• by Ihmhi (1206036)

          I recall another poster on Slashdot in another legal-related article stating that lawyers are taught to file every motion they conceivably can - no matter how ridiculous - just in case it flies. There's no real penalty to filing a motion that barely has a chance of going through.

      • as much as some of us would like to see that happen

        Why? Do your political opponents not deserve free speech?

    • by clone52431 (1805862) on Monday December 13, 2010 @02:27PM (#34536422)

      That’s their MO.

      Another recent case by them asked for the same thing: [arstechnica.com]

      Nelson put eight sentences of a 30-sentence Review Journal article in one of his posts, along with a link back to the paper; for this he was sued in federal court.

      Righthaven demanded that his domain name should be locked and transferred to Righthaven. In addition, the company demanded "willful" statutory damages for copyright infringement, which can be as high as $150,000.

      Also, what I don’t understand is this:

      Righthaven sends no cease-and-desist letters before suing.

      The DMCA is clear-cut about how to handle infringement. A company that side-steps the normal DMCA takedown process (which might have to be snail-mailed – that’s not quick enough for them though!) should have no right to straight away sue the infringing party. None whatsoever. But apparently they can, legally, get away with it.

      • Sounds sloppy to me. Doesn't the lack of a cease-and-desist give an opening to the defense to have the suit dismissed? The legal system is more about procedure than anything else, so not following procedure can really set you back if the other side catches on to it.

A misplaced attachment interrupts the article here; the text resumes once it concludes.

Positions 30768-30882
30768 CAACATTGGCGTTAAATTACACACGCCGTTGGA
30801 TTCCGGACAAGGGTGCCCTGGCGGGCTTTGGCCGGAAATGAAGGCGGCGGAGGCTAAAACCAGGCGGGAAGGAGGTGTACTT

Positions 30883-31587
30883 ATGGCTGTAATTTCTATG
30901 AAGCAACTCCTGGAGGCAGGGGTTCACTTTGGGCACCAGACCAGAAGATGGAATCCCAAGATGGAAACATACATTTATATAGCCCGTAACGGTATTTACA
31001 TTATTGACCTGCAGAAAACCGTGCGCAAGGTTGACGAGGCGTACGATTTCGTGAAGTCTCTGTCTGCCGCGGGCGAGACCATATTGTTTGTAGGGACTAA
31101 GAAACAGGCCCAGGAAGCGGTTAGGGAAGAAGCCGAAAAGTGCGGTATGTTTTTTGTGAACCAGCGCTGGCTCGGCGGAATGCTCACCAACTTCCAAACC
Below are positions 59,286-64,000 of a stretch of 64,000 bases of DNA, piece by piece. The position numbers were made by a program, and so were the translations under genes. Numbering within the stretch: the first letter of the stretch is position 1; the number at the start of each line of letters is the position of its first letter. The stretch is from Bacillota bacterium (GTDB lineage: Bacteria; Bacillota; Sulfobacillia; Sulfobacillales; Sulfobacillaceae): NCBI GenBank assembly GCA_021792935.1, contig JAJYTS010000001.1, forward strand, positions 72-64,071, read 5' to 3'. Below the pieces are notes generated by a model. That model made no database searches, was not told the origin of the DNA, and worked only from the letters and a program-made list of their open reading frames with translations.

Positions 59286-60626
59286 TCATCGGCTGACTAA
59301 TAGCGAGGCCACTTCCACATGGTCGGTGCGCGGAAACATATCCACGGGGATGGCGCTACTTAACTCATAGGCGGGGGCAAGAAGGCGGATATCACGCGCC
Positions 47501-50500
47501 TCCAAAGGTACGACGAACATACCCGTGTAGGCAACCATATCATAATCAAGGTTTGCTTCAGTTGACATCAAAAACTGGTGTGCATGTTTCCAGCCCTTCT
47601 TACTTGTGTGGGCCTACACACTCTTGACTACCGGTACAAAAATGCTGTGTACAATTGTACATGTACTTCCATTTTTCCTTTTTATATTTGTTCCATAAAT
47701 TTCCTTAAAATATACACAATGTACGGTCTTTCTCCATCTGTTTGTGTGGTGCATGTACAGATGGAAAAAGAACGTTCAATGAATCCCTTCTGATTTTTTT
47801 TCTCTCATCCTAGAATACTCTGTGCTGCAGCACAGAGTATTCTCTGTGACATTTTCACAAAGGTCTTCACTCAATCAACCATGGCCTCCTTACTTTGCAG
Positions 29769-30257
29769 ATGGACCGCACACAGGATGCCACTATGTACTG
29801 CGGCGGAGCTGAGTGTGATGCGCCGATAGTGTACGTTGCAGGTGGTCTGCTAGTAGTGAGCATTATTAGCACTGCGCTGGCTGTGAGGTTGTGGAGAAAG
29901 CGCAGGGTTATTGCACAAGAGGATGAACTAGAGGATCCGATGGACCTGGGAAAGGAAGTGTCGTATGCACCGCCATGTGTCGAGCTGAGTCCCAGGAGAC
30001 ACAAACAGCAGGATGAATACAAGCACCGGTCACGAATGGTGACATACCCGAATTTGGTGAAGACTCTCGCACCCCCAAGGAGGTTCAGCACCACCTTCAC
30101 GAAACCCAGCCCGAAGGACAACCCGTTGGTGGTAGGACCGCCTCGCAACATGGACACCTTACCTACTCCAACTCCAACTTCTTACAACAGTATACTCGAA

• Sounds sloppy to me. Doesn't the lack of a cease-and-desist give an opening to the defense to have the suit dismissed?

          Probably not.

          The legal system is more about procedure than anything else, so not following procedure can really set you back if the other side catches on to it.

          True, but I don't think you'll find any applicable provision of law requiring a C&D before filing a lawsuit over the offenses alleged in this case.

        • Doesn't the lack of a cease-and-desist give an opening to the defense to have the suit dismissed?

          No.... Actually, the biggest reasons to send a cease-and-desist are (a) to avoid having to file a lawsuit by causing the offender to stop infringing, and (b) to provide notice to the offender that they are infringing, so that if they continue to infringe, the notice can be provided as evidence in court that the infringement was (eventually) willful.

      • In some countries, judges look extremely unfavourably on people who sue first and ask questions later, without attempting to settle things out of court, through less drastic channels. I don't know if the US courts take a similar view.

        • I believe they do, but I don't have a link to back that up.

        • Blue Stone writes

          In some countries, judges look extremely unfavourably on people who sue first and ask questions later, without attempting to settle things out of court, through less drastic channels. I don't know if the US courts take a similar view.

          An example from The Lawyers Weekly, Vol. 20, No. 39 (February 23, 2001) was The federal Crown has been ordered to pay $55,000 in costs to two men after a Nova Scotia judge stayed drug-trafficking charges against them based on the "serious misconduct" of prosecutors and police.

          Canadian judges seemingly get grumpy when anyone tries to bamboozle them, including the Crown prosecutor (:-))

          --dave

      • The DMCA is clear-cut about how to handle infringement. A company that side-steps the normal DMCA takedown process (which might have to be snail-mailed – that’s not quick enough for them though!) should have no right to straight away sue the infringing party.

        That's not what the DMCA says.

        The DMCA provides a takedown process that is directed at innocent service providers hosting information provided independently by users, and creates a safe harbor for the service provider only (so long as the se

        • I was getting the terminologies mixed which made my post unclear.

          Yeah, the DMCA “takedown notice” is a method of dealing with an independent content host. But under the DMCA you can also send a cease-and-desist notice to the infringing party personally. However they’ve made it their practice to just immediately sue.